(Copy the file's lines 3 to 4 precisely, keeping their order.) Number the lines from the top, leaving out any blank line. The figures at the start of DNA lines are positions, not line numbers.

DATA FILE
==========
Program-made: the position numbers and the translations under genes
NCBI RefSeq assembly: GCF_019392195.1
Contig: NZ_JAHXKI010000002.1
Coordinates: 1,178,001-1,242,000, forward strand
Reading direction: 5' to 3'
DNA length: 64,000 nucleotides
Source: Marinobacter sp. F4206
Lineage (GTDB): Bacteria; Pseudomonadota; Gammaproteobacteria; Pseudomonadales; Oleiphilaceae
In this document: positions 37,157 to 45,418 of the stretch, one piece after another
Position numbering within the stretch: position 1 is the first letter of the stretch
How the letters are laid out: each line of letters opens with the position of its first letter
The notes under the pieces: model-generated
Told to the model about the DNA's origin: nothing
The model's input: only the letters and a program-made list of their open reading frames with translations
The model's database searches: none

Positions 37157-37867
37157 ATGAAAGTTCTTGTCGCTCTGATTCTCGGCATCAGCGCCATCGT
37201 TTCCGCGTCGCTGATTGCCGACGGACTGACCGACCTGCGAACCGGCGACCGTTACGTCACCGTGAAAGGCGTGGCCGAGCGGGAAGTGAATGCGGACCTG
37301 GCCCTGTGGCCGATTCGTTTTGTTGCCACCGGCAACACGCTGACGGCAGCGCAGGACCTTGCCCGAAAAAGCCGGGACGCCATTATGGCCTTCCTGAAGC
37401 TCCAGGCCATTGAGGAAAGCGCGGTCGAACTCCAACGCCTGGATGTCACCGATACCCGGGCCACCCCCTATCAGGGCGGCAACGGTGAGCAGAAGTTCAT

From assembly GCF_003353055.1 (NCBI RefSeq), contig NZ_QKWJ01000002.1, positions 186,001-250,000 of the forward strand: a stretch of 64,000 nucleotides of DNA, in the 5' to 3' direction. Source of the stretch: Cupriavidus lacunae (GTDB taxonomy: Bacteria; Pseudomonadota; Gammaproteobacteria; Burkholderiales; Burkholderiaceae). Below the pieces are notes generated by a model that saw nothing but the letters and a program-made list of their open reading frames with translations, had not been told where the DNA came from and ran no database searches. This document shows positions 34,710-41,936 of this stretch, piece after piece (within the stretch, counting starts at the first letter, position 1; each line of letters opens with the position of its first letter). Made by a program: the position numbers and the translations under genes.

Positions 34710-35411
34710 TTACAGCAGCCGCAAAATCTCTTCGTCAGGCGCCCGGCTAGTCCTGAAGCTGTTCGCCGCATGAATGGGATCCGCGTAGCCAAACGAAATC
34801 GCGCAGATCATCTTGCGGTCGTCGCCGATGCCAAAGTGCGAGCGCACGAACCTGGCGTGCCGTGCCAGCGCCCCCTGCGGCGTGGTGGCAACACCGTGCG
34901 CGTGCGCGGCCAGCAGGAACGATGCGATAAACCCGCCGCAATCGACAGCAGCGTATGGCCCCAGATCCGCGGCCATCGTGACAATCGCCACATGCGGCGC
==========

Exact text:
Contig: NZ_JAHXKI010000002.1
Coordinates: 1,178,001-1,242,000, forward strand